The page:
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Understanding Traffic Control Philosophy

December 12, 2019

One thing every city and town in America has in common is uniform traffic control devices. These devices, which include signs, pavement markings and electronic devices, are mandated by the Federal Highway Administration to comply with its Manual on Uniform Traffic Control Devices (MUTCD). Here’s a look at the philosophy behind these signs and devices that communicate with all drivers.

Fundamental Principles

The basic philosophy behind traffic control devices can be found in the MUTCD under “Fundamental Principles.” This section explains the core ideas behind sign placement and how signs communicate with drivers. The main goal of using signs or other devices is to reduce accidents and optimize smooth traffic flow. While traffic safety strategies are used to protect road workers, it’s also essential for these crews to operate in a way that doesn’t cause hazards for drivers or pedestrians.

Temporary Zones

There will always be times when temporary traffic procedures are needed, such as at accident scenes, road construction sites and when unsafe conditions arise. Sometimes electronic signs are needed and at other times flaggers are onsite to direct traffic. Many times an alternate route is planned when road work or safety tests are conducted that tie up normal traffic patterns. Motorists often become familiar with enforced traffic principles and procedures over time, although there isn’t much talk about it in the media otherwise.

Temporary traffic control procedures should still follow the basic principles of traffic safety described in the MUTCD. In other words, temporary traffic plans should still be similar to the goals of regular traffic plans in the sense that traffic should move easily through areas with geometrics, signs and devices. Geometrics refer to road shapes, sizes, curves and angles. This temporary plan should be presented to all responsible parties and road workers involved prior to when the time frame for maintenance begins.

Another viewpoint that temporary road crews should follow is that disrupting traffic should be minimalized as much as possible. That’s why a lot of road work is done late at night, to avoid interfering with regular traffic. Work sites should be designed with the assumption that drivers will slow down when they perceive a need to do so. Overall, a temporary plan should avoid abrupt changes such as lane narrowing.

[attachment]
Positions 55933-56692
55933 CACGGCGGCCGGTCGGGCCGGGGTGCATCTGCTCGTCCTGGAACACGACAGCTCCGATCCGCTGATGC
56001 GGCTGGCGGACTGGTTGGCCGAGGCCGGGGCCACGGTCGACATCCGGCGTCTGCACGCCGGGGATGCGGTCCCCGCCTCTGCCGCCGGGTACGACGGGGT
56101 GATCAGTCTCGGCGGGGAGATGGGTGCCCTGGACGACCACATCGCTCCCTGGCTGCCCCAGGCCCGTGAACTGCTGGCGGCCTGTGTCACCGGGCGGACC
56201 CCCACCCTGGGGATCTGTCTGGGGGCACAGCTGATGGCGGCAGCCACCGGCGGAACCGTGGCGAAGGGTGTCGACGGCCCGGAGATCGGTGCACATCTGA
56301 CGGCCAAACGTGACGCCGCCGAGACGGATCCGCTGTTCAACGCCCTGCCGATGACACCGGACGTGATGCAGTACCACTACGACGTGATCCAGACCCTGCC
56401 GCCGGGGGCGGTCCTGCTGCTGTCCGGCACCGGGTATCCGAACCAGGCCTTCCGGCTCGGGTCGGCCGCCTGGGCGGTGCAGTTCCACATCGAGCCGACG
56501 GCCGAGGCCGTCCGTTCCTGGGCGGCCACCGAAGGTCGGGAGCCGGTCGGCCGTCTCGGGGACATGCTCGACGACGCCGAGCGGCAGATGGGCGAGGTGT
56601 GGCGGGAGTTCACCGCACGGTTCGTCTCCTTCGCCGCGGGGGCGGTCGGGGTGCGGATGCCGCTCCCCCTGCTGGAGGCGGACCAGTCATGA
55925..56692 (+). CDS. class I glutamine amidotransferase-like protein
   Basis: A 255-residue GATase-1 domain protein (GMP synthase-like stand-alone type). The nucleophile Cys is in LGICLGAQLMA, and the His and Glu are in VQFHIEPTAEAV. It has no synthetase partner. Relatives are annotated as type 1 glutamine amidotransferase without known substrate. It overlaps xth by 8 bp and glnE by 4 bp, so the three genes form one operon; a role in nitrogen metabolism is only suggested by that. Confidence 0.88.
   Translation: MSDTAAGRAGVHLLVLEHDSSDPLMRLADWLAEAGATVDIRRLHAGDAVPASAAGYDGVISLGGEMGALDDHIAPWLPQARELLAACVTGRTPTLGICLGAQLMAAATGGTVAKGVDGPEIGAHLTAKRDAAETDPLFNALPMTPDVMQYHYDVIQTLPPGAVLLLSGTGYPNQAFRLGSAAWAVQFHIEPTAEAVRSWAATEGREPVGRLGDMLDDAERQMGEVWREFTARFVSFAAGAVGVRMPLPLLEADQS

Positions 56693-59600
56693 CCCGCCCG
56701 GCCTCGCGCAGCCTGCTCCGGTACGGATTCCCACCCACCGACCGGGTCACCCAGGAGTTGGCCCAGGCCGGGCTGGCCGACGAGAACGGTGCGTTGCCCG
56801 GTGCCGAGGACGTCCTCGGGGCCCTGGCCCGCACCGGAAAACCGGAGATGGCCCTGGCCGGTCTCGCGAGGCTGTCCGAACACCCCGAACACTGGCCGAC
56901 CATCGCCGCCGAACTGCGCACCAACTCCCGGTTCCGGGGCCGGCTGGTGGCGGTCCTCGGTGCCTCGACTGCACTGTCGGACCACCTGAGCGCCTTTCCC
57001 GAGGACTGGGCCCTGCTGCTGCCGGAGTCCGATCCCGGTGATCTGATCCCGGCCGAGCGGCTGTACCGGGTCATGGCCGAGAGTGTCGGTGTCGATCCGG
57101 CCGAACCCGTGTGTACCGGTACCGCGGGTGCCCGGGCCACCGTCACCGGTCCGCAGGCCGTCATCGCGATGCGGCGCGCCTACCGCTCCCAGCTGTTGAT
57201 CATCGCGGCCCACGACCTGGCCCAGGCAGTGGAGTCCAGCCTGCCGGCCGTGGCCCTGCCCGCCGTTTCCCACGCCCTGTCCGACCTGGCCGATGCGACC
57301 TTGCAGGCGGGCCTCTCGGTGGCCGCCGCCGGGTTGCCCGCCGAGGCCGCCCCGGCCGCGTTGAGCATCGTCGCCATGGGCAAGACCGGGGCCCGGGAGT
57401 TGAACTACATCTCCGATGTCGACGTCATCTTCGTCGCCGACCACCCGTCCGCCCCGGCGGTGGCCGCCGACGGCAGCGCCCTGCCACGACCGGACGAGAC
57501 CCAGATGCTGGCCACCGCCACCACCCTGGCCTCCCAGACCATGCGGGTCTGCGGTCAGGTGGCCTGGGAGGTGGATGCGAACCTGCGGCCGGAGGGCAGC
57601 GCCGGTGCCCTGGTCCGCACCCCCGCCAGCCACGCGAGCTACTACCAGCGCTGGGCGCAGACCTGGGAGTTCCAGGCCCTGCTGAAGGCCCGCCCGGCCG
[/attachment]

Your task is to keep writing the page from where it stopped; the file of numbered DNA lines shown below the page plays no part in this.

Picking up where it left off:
Clear Guidance

All temporary controlled traffic areas should be continuously monitored to ensure they are functioning properly and can be perceived easily by drivers. In the event of an accident in a road work zone, engineers and law enforcement officials should conduct an analysis so that such accidents can be prevented in the future.

One of the most important guidelines for traffic officials to remember is that drivers and pedestrians should be given clear guidance when approaching a traffic control zone. This means people need sufficient warnings to slow down and drive carefully through these zones. Effective warnings include pavement markings, road signs and electronic devices. The only time flaggers should be used is when all other traffic control methods are considered inadequate for a particular scenario.

Road work zones are further maximized when a clear roadway area is provided in case emergency vehicles are needed. Only personnel with a clear understanding of MUTCD standards and regulations should have a supervisor position when traffic guidance is needed.


Traffic control zones are often needed to repair roads or create detours. Officials must follow basic traffic control philosophy to minimize traffic disruptions and ensure public safety for drivers and pedestrians. Contact Zumar at our Arizona, California or Washington locations to learn more about proper signage and other traffic control devices.

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